Phosphorus (P) is an essential mineral required by all people, animals and plants. It is vital for most functions of the body from simple life support to reproduction and health.
In the northern areas of Australia many of the soils are phosphorus deficient and cattle in the north are not usually able to obtain sufficient quantities from the natural pastures on which they graze as the plants also tend to be deficient.
Phosphorus is vital for the growth of bones, teeth, milk production and efficient feed conversion which is when the animal gets the most benefit from what it eats.
Symptoms of phosphorus deficiency in a herd is not instantly obvious as the animal draws on their phosphorus ‘stores’ from their bones and this takes time to deplete. It also takes time to replenish.Symptoms in animals are that they have poor growth , have weak bones, even eating less. Often the animals will chew bones, loose condition faster than a non-deficient animal, particularly in the latter stages of ‘dry seasons’ as the feed reserves lesson. Their fertility could be very low, thus a herd may have low calving percentages and poor weaning rates. Generally they are more susceptible to disease, particularly botulism (See Botulism Vaccinations). Botulism is an organism that produces a toxin which through paralysis of the muscles can be fatal to cattle. It is very prevalent in the soils and is present in old bones and carcases which the animals will chew as they are craving and seeking phosphorus.
From an animal welfare point of the view the feeding of supplements like Phosphorus assists the animal’s general health. Their bone structure is stronger; they grow better from a young age, usually meaning they are a healthier animal overall which assists their bodies to resist infections and maintain itself. They also utilise feed available more efficiently in dry periods when the grasses lose their nutritional value and the cattle would be expected to lose some body conditioning, such as late in the dry seasons. It also lessons their desire to chew the bones of dead animals.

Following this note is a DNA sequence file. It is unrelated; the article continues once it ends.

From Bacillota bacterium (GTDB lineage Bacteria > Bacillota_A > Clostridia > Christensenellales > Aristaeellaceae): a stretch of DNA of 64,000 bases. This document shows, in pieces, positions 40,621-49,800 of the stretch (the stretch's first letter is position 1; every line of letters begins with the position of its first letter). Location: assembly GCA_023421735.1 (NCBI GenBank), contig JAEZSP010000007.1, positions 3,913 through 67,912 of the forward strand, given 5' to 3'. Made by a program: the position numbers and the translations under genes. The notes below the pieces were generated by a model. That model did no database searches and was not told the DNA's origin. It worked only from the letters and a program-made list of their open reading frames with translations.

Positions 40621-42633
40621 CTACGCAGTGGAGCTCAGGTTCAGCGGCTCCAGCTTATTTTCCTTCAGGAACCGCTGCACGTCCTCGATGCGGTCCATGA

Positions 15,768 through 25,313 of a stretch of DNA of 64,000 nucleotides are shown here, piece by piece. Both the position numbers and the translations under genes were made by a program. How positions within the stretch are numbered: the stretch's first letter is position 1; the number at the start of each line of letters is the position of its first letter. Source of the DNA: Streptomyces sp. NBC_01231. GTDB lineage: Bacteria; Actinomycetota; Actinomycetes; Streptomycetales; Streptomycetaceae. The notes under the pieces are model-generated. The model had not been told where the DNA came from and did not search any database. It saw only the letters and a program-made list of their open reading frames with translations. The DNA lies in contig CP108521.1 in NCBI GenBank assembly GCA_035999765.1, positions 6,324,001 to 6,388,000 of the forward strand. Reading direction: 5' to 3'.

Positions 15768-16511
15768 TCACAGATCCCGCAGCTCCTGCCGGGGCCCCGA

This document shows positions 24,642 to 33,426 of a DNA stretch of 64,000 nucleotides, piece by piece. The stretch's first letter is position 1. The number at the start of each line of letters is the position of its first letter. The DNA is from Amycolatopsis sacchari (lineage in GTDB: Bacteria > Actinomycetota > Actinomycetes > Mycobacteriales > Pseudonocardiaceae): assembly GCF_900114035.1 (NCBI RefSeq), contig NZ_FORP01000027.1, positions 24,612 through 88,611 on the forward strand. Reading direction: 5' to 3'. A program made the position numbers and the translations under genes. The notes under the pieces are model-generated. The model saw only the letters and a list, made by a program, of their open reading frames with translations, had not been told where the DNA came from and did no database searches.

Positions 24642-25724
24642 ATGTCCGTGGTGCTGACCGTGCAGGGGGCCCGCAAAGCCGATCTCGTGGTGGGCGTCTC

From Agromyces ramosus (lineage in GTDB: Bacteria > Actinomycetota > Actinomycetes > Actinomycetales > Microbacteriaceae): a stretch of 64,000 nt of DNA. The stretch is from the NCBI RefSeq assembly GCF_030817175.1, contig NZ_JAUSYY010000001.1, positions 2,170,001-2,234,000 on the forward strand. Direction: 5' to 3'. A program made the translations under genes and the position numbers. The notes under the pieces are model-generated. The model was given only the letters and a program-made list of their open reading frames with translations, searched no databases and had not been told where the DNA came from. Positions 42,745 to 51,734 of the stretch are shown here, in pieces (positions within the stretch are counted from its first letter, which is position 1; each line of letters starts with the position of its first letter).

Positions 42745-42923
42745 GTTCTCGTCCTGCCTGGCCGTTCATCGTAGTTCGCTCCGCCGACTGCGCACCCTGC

From a production value point of view animals receiving adequate phosphorus are healthier throughout their whole life and are much more likely to have increased reproductive fertility. Producing healthier calves, as a cow with good phosphorus levels can maintain a better milk supply; those calves will grow into strong animals themselves with heavier body weights and better general health. Their is usually a decrease in mortality rates across the herd due to these combined improvements.
The benefits to a property monetary wise is more animal production, less deaths and more kilograms to sell. While it may cost approximately $20 -$30 per head to feed an animal just phosphorus,the healthier animal’s better health and calving percentages usually enable a return on investment to warrant the increasing cost of supplementations.
Phosphorus can be fed as a supplement in a number of ways, water additives or in feed mixes with other supplements. We feed ours in a concentrated granule that is placed in various areas of the property for the animals to access as they require.
If you are interested in reading further on this subject go to
‘Phosphorus management of beef cattle in Northern Australia’